|Exit Retail heatsink-combo, enter BIG MoFoHo-REX.
By: Sverre Sjøthun, November 11, 1999 Print this article
Because of the size of the heatsink, or actually a few caps on both sides of the socket, I couldn’t really make it fit without slightly modifying it. First rows of fins on both sides had to be removed, so I chopped it off. After this modification, it went right down on the socket and the CPU. I’ve never tested this heatsink before, but the first thing that struck my mind was "is this thing really running?".
Compared to my "old" Alpha on my 300A, it was so quiet I didn’t think it was connected at all. Time to power up again. It booted at 602Mhz (2,1V core) to Windows, and I ran the first WinBench99 CPUmark32 on this system. Everything was 100%, so I restarted and upped it to 611Mhz (2,3v core) and ran CPUmark32 for three hours or so. After these tests the CPU-temp was still at 30° C (sensor2, picture below). Quite impressive.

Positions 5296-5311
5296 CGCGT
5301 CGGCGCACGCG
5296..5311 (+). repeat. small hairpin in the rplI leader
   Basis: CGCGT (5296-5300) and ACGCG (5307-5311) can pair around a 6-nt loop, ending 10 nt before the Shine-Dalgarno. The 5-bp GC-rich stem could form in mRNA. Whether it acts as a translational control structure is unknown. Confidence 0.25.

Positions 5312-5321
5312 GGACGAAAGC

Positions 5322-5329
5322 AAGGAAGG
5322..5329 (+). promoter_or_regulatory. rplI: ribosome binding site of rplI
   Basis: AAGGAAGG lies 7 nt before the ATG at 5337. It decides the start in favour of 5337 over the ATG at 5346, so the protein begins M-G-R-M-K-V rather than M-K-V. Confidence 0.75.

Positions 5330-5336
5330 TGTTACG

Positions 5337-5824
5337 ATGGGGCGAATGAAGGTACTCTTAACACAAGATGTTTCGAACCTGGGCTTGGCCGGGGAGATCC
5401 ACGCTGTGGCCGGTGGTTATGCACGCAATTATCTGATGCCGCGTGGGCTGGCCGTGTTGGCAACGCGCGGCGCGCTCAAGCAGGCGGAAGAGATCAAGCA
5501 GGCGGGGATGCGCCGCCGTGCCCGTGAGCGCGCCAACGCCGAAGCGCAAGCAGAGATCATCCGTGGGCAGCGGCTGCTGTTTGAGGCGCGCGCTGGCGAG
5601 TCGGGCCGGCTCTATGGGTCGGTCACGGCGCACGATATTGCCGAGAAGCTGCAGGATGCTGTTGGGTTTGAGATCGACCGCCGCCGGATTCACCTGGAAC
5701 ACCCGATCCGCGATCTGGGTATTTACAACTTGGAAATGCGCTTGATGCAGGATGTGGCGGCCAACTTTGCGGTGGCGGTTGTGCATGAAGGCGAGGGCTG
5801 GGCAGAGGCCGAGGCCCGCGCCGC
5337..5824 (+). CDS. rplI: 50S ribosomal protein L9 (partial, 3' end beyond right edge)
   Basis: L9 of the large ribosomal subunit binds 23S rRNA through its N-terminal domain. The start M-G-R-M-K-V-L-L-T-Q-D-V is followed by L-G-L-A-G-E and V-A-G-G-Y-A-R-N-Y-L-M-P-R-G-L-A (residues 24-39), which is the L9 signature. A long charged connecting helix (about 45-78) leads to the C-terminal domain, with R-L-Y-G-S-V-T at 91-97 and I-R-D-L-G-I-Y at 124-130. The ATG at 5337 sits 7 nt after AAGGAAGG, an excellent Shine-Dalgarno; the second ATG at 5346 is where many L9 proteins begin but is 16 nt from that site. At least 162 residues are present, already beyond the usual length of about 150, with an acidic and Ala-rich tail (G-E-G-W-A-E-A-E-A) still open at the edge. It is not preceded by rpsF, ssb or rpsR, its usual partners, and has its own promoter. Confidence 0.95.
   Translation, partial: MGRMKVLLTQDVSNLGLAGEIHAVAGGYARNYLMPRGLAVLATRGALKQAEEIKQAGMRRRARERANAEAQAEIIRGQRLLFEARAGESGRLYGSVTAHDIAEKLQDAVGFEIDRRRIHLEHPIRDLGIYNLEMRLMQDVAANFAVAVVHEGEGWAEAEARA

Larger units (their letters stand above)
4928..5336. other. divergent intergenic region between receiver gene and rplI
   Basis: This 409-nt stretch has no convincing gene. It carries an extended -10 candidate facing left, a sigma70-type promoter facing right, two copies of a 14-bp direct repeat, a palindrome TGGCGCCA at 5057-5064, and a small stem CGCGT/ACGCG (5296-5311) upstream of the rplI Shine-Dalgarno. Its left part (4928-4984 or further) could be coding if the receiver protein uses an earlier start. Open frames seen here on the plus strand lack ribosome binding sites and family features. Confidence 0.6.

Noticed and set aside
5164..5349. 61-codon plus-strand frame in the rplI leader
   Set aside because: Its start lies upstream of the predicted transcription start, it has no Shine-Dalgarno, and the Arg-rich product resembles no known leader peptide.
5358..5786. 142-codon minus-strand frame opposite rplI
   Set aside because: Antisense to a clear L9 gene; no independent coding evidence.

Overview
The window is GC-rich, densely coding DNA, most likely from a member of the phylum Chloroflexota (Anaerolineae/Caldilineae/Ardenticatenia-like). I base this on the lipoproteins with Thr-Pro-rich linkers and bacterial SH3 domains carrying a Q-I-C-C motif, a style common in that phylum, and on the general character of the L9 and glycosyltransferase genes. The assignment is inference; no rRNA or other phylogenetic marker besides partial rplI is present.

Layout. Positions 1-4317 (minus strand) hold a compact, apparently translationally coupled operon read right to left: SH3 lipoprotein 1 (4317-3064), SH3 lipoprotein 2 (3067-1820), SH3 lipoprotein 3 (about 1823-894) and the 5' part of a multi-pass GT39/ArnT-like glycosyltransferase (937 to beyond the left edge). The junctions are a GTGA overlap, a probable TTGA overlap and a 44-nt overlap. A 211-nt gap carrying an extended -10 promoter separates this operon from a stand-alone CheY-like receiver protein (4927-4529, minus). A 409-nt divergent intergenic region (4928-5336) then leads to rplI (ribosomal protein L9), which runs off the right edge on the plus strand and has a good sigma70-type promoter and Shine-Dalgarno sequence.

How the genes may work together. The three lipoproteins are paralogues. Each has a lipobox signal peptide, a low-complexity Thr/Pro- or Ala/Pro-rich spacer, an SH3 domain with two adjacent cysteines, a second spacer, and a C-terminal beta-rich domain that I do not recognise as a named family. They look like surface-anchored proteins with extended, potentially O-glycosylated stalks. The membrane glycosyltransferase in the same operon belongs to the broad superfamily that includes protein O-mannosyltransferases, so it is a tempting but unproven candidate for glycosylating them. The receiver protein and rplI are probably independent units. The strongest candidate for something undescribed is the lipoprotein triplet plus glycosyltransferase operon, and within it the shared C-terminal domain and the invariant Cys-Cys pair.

Now, after adding the TEC, things didn’t actually turn out the way I was hoping for. The temps are not acceptable, and I was actually hoping this would enable me to run it stable at 92MHz FSB. This is because I could utilize the 1\3 divider of the bus, which then would turn the PCI-frequency down to 31MHz. At 609, the FSB is at 87MHz, and is giving my harddrives a hard time with the PCI-speed at 43,5.
It did POST at 644MHz, but bluescreened while loading Windows. As it seems to me, this is a cooling issue, so I guess I’ll have to figure out a better way to cool it. The highest frequency I managed booting into Windows98 with cache enabled was 623MHz (89MHz FSB), quite unstable however.
HEAT: your worst enemy
Exit Retail heatsink-combo, enter BIG MoFoHo-REX.